Helical swimming and helical buckling — explorations in elastohydrodynamics at the microscale
Lisa Fauci, Tulane University, USA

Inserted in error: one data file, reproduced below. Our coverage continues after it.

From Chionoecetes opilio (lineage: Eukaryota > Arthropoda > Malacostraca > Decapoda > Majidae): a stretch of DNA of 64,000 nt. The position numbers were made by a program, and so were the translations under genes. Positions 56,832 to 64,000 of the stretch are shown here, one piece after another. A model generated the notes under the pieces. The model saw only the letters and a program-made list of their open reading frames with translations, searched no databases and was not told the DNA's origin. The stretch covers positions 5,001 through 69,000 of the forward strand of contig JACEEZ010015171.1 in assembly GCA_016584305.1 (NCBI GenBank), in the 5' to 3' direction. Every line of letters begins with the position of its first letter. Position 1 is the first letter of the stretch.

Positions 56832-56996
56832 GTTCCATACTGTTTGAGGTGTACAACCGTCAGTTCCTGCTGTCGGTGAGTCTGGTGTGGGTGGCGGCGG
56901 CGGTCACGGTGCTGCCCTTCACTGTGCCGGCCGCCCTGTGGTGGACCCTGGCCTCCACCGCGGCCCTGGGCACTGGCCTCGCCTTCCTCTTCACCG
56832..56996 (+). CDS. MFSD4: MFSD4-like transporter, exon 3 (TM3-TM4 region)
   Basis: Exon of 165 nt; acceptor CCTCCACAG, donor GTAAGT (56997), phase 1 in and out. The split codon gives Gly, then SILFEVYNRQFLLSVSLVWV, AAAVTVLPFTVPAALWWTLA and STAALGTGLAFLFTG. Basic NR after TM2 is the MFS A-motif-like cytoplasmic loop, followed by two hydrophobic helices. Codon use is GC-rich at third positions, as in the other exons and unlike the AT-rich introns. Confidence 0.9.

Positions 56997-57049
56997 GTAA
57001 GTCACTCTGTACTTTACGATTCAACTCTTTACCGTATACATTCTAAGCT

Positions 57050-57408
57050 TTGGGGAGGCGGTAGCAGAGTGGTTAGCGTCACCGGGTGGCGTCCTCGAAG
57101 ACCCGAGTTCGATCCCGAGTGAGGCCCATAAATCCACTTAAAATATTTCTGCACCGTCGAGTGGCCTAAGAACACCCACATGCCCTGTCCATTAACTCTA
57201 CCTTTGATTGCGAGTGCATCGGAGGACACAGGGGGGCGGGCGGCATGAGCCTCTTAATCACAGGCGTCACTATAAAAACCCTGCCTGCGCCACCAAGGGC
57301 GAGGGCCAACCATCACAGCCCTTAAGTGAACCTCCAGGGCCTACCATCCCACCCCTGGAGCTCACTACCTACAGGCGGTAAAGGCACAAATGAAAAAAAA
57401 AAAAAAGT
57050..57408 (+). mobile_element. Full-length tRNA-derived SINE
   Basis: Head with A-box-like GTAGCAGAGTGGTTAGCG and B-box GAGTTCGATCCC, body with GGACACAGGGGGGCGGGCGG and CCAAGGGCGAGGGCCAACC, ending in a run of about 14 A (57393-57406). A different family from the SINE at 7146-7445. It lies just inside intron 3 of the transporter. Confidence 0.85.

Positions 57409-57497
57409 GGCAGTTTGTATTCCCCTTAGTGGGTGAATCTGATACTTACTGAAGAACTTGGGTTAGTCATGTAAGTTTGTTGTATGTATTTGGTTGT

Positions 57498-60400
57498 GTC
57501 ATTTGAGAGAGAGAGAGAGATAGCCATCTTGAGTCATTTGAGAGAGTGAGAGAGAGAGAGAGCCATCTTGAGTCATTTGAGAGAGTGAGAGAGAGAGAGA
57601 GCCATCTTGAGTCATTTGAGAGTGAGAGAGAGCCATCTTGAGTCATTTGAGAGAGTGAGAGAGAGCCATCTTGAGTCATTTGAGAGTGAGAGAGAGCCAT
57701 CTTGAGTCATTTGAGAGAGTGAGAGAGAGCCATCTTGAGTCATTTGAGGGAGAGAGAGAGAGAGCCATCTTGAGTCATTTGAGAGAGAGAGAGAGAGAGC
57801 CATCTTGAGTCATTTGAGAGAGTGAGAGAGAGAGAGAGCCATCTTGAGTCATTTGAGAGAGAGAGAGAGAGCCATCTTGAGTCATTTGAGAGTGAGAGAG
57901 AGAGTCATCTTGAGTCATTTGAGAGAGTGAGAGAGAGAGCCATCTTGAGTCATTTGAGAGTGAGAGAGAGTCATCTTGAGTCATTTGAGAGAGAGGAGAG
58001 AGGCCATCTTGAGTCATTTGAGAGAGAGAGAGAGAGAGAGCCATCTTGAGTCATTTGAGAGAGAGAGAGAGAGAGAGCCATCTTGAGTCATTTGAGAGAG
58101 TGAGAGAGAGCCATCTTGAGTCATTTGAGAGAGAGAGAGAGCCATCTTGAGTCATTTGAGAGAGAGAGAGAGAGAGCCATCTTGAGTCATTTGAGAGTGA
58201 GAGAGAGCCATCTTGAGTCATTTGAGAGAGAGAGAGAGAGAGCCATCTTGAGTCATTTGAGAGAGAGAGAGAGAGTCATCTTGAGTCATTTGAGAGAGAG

The motion of actuated or passive elastic filaments in a fluid environment is a common element in many biological systems. Examples include diatom chains moving in the ocean, bacterial flagella propelling a cell body, cilia in pulmonary airways, and the polymers embedded in a viscous fluid whose microscopic behavior give rise to macroscopic rheological properties. In cases where these flexible filaments move through confined environments at zero Reynolds number, the confinement could have a dramatic effect upon the dynamics of the system. We will present recent results on the computational modeling of two such systems: the swimming of helical filaments in narrow tubes and the dynamics of actin-like fibers in straining flow.